So, as we set out to make the sequel to The Toxic Avenger, we hired a well-muscled hunk to play the infamous lead role. I’ll call him John (mostly because his name was John, and because, smart as you are, I know you’ll just look at the publicly available film credits and figure it out!) John was indeed a great Toxie until he got a bit too full of himself. While he never went so far as to demand that there would be no brown M&M’s on set, he did start to make things difficult as his case of “prima donna syndrome” kicked into high gear. Eventually, Toxie John became his own worst enemy, and we mutually decided it was time for us to go our separate ways. Fortunately, seeing the proverbial writing on the wall, we had already been integrating Toxie’s backup, who I’ll call Ron (mostly because his name was Ron, and because, smart as you are, I know you’ll just look at the publicly available film credits and figure it out!) By the time John moved on, Ron was all set to be the primary Toxie.

So, if you watch carefully, in The Toxic Avenger Part II and III, you can spot the physical differences between Toxie John and Toxie Ron, in height and musculature, but Toxie is such a strong character that his heart and soul stands out and rings true, regardless of who the man is behind the mask, and the film plays on just fine.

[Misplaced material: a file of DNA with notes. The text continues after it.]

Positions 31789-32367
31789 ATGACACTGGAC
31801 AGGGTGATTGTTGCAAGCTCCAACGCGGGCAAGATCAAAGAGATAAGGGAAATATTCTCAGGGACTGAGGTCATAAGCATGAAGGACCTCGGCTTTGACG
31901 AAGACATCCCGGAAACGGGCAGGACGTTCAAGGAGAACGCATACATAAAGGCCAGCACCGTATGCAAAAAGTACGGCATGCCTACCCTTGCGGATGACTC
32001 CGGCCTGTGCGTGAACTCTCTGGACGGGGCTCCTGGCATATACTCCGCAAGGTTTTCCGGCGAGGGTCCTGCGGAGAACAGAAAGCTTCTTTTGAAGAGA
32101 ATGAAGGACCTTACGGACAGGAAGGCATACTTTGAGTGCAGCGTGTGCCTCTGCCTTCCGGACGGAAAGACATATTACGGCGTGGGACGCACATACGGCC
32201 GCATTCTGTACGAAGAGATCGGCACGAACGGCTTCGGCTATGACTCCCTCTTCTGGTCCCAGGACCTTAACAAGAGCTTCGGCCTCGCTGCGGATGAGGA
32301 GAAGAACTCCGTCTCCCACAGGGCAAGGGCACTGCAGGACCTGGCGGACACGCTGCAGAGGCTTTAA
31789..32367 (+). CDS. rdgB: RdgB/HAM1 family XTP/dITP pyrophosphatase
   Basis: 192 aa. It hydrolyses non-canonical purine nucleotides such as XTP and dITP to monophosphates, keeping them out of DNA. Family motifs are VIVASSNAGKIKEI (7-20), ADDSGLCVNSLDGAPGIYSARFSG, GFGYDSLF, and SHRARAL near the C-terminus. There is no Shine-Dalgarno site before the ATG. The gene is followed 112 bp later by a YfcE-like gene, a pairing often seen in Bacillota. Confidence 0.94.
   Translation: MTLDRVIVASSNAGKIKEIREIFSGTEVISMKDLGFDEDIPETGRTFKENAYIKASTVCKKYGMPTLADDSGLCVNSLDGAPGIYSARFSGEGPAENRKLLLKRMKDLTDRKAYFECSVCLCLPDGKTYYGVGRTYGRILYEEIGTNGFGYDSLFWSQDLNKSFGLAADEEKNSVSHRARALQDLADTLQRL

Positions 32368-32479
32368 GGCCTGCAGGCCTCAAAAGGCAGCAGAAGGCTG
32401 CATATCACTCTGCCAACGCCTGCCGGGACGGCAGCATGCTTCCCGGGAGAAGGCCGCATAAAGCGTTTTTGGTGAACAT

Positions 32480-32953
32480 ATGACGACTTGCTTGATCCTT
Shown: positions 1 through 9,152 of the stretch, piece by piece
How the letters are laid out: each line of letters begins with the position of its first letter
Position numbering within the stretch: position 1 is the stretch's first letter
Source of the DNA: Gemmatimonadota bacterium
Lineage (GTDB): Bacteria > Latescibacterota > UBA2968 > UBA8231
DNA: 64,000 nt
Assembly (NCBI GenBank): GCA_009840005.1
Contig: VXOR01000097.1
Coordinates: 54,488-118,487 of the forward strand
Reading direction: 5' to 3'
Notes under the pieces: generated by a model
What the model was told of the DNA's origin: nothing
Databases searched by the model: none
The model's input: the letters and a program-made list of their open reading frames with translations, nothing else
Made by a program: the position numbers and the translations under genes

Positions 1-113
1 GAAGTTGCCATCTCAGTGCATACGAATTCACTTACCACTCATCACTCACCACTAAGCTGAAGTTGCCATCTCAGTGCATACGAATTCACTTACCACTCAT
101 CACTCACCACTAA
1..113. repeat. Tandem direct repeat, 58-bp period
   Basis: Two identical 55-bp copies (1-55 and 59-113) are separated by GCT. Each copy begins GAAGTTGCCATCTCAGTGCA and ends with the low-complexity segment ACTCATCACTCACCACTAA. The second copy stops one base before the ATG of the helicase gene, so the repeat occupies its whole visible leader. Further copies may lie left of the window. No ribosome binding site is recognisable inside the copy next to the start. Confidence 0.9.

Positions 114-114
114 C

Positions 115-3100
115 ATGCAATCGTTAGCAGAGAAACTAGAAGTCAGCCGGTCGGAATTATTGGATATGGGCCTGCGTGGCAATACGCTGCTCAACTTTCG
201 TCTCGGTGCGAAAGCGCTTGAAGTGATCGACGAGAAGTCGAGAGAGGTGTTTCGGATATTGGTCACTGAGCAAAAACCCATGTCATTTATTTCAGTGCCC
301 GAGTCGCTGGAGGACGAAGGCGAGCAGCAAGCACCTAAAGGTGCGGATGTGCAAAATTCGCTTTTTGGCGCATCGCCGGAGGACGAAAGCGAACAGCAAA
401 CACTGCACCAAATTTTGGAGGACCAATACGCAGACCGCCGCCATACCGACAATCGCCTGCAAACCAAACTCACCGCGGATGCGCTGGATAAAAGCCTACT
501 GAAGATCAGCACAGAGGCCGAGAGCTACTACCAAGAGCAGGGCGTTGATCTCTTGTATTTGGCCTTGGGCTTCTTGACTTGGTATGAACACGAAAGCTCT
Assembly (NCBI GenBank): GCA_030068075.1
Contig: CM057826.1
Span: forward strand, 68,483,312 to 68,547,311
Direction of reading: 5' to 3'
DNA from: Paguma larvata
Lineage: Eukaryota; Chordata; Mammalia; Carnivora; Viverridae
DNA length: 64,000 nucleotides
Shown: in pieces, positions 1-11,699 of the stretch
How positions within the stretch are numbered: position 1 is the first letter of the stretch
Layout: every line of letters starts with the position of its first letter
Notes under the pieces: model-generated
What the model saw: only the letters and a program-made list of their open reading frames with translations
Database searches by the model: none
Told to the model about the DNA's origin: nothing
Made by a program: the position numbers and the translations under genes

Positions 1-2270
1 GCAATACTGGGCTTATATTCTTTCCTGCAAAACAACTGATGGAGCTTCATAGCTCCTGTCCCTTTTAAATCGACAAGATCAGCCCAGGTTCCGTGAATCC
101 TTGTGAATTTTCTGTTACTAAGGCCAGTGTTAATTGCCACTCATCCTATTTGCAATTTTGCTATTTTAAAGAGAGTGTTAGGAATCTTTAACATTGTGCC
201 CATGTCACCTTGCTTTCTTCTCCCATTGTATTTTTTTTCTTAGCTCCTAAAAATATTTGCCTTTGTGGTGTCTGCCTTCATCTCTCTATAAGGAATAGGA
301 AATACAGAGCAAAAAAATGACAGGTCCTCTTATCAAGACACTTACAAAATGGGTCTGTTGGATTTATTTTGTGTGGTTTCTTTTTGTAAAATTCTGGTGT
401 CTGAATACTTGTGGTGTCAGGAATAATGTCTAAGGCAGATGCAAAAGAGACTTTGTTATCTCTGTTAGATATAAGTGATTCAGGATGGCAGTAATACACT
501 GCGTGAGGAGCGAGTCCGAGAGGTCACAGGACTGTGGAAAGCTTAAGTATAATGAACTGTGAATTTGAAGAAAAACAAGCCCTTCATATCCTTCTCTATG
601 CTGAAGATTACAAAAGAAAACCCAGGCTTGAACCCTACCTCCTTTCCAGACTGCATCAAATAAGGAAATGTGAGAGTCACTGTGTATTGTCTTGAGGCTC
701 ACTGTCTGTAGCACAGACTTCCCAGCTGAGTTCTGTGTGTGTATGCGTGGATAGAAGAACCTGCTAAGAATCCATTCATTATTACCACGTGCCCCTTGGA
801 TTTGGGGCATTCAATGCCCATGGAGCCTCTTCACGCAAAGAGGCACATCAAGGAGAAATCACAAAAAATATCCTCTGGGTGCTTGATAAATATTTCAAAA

Everyone is expendable.
Even me and you.
Don’t worry about it, but don’t forget it either.


That’s Chapter 23  –  Do you agree? Is everyone on your team actually expendable (including you)? Stay tuned for Chapter 24: “Be Open to the Unexpected” which shares the lesson that inspiration comes in many forms and often in unexpected shapes and sizes. You need to be ready to see it, and embrace it!

The book in previous posts:


R.I.P. John Altamura… Tromaville Weeps for a Toxie

This week it was announced that actor John Altamura passed away of a heart attack at the young age of 52. While the Toxic Avenger was played by Mitch Cohen in the original The Toxic Avenger film, it was John who I first knew as Toxie, working closely with him on The Toxic Avenger II and III (which we shot at once and then edited into the two sequels).

As I write about in my book, in the end, Toxie was portrayed by both John and Ron Fazio in the final cuts of the films, but there is no question that John made a significant contribution to both films and that his version of Toxie will always be warmly and fondly remembered and admired. John’s portrayal of the Toxic Avenger brought both a strength and humility to the character that helped to make the lovable monster a hero for the ages…

Like John’s memory, the Toxic Avenger will live on, and everyone who ever dons the mutated mask and portrays Toxie in the future will surely be influenced and inspired in some way by the work John did before them.

My condolences to John’s family, friends and fans.